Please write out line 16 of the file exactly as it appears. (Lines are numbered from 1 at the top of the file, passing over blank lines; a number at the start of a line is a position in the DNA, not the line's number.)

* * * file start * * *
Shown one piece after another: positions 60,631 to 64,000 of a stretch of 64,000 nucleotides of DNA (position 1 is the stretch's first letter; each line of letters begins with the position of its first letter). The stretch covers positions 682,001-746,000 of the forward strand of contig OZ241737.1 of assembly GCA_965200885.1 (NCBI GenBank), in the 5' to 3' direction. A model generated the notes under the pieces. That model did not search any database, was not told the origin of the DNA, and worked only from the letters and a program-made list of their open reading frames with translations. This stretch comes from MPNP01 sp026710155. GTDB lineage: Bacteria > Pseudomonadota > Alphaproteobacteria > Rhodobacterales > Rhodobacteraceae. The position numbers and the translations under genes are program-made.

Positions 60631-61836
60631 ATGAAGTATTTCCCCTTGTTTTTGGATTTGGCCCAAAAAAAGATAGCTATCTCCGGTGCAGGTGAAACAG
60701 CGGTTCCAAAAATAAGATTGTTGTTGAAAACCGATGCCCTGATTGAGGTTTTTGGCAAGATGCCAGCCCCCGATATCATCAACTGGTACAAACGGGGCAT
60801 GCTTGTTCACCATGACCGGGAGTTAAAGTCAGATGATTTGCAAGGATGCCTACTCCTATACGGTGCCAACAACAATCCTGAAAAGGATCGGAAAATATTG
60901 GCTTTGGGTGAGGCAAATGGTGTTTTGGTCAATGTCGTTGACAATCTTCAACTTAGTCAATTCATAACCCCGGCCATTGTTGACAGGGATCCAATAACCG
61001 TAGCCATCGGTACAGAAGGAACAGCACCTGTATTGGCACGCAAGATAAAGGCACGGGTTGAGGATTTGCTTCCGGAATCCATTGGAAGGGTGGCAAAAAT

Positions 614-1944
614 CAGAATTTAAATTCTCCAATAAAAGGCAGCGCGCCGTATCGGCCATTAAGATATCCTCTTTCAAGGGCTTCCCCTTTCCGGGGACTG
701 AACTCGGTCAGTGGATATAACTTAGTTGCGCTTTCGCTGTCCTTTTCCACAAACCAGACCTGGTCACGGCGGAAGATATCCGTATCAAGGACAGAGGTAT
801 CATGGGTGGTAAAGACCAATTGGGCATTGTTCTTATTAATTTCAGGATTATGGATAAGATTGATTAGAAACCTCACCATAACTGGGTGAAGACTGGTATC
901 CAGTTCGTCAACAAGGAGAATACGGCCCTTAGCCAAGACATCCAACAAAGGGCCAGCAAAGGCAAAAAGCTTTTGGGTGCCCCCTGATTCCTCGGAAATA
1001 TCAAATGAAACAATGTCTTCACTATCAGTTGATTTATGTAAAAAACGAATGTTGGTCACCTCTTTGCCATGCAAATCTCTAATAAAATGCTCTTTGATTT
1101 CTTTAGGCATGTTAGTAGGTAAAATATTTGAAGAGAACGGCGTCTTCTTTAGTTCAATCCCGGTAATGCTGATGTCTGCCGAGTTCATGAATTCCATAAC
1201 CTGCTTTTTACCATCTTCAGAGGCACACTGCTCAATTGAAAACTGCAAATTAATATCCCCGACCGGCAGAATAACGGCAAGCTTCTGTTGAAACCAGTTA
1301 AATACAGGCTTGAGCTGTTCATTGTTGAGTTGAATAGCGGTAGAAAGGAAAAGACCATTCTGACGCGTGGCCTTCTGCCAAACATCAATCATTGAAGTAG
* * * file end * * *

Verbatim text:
1301 AATACAGGCTTGAGCTGTTCATTGTTGAGTTGAATAGCGGTAGAAAGGAAAAGACCATTCTGACGCGTGGCCTTCTGCCAAACATCAATCATTGAAGTAG